Monday, June 18, 2012


I would have to say that my first experience with good-byes took place at the age of 8.  Our family left the lush, fertile Salt Lake Valley for the dry, desert oil field  located in Rangely, Colorado.  We left behind a small new home in suburbia, maternal extended family, friends, neighbors and a very happy childhood.

Experience #2 came with graduation from Rangely High School.  By now I  had come to love the desert and the beauty of the oil field.  I loved the house on the hill, the neighbors and my friends.  It was a wonderful time of life and I found graduating a rather difficult good-bye!

Experience #3 came when I left the Belgium Brussels mission.  After serving the people of France and Belgium for 18 months I had come to love the people and the countries.  I loved the language, the cobblestones, the crazy driving habits, the shops, the missionary spirit and camaraderie. but most of all the Belge and French people.

Years later I would be taking my own children to the Missionary Training Center to say my good-byes. Knowing full well when they returned life would not be the same. They would return as adults, attend Utah State University, find a spouse and begin life on their own. 

A very difficult good-bye took place in the year 2000 when I said good-bye to my parents.  My father on the 6th of July and my mother on October 27th.  While bathing her one morning I had remarked that  for Halloween she was going as a skeleton!  She had lost so much weight.  She thought that was funny and agreed.  She was buried on Oct. 31st.  She had a change of costume.  She went as an angel!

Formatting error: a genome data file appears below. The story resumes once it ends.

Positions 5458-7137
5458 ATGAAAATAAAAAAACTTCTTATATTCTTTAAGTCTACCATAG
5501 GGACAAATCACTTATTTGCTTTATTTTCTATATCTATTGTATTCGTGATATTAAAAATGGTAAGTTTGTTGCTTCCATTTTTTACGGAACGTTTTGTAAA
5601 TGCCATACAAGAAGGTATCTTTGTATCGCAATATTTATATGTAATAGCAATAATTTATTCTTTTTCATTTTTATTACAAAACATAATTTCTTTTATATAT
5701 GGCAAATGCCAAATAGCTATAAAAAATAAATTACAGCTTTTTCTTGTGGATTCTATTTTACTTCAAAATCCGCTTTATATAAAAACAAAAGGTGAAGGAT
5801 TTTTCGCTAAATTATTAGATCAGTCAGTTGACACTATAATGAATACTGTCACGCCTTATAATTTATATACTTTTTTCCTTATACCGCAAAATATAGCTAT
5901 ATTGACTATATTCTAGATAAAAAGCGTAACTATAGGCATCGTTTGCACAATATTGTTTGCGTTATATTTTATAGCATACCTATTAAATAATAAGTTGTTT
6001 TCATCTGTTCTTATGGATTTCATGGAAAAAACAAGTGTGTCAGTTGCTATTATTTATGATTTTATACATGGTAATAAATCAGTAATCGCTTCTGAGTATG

My most recent good-bye took place in Salt Lake at the Utah National Guard Air Base.  My youngest son would be leaving us for a year or so for tour of duty in Afghanistan.  Seeing the airplane close and in full view and seeing all the men in army uniforms was quite an emotional moment.  I had taken 3 children to the MTC to say good-bye for 18 to 24 months and not shed one tear!  Now it was a different scene!  Yes, I did shed some tears and I do not cry easily!!  I did not have my camera with me, but KSL had theirs and it was much better than mine!!  You can watch Phillip and Kristina on: 
Type this in search:  150 National Guard soldiers deploying to Afghanistan and click the video.

"How blessed  I have been in life to have someone that makes saying goodbye so hard."  ~Carol Sobieski and Thomas Meehan, Annie

Yes,  my life has been extremely blessed.  I also recognize that  without those good-byes I would not have hellos.  Saying good-bye to Kearns meant saying hello to Rangely.  Saying good-bye to Rangely meant saying hello to B.Y.U., France and Belgium.  Saying goodby to France and Belgium meant saying hello to Scott and Delta.  Saying good-bye to Matthew, Jonathan, Alizabeth and Phillip meant saying hello to Laura, Melanie, Ben, Kristina and 9 little grandchildren with 3 on the way!  As difficult as good-byes may be I would not ask to do without them.

Goodbye for now and thanks to all for blessing my life! 

Tuesday, June 5, 2012

The Day the Relatives Left

The day the relatives left...
Granny slept and slept and slept some more!
And snored and snored and snored some more!
Grandpa did the same.

Saturday, June 2, 2012

The Day the Relatives Came...

They came by car.
They came by plane.
They came from the north.
They came from the east.
They came from the west.
They came, and they came, and they came!
And while they were here...

They hiked in the snow. 

They rode horses.

They jumped on the tramp dry.

They jumped on the tramp wet.

They exploded Diet Coke and Mentos.

They broke open a pinata.

They enjoyed good food and good company.

They got a hair cut.

They 'chilled' out together.
They went swimming in the pool.

They relaxed in the hot tub.

They partied in the hotel room.

And when it was time to say good bye 
they gave Uncle Phil a great BIG hug.